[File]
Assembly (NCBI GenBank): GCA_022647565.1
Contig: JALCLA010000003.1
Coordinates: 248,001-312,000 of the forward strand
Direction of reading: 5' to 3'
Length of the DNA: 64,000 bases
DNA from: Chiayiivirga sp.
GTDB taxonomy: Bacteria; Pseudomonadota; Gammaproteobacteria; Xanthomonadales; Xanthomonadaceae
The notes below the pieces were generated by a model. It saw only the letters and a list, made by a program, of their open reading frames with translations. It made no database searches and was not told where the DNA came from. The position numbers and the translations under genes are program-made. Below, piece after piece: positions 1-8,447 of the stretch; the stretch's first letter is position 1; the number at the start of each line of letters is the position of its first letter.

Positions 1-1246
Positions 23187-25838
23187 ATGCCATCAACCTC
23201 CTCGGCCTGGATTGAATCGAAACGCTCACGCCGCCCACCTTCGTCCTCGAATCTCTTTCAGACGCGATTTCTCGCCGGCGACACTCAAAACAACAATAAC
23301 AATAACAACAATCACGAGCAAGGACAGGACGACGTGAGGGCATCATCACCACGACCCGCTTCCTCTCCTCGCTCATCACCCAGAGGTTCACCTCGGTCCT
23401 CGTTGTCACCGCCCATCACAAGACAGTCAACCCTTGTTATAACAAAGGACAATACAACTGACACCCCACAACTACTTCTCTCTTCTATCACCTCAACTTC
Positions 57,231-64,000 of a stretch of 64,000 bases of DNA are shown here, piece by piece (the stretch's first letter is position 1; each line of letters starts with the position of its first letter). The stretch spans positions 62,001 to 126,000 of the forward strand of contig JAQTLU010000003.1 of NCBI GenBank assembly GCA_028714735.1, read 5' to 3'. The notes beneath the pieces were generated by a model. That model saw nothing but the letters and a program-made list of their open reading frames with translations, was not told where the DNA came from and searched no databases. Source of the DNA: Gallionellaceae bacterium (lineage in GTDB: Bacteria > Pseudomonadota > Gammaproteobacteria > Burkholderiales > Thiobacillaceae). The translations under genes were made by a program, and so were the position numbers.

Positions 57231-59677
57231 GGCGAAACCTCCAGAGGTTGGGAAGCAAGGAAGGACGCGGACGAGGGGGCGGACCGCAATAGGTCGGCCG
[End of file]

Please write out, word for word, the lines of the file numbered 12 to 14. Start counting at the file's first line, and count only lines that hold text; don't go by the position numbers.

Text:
23201 CTCGGCCTGGATTGAATCGAAACGCTCACGCCGCCCACCTTCGTCCTCGAATCTCTTTCAGACGCGATTTCTCGCCGGCGACACTCAAAACAACAATAAC
23301 AATAACAACAATCACGAGCAAGGACAGGACGACGTGAGGGCATCATCACCACGACCCGCTTCCTCTCCTCGCTCATCACCCAGAGGTTCACCTCGGTCCT
23401 CGTTGTCACCGCCCATCACAAGACAGTCAACCCTTGTTATAACAAAGGACAATACAACTGACACCCCACAACTACTTCTCTCTTCTATCACCTCAACTTC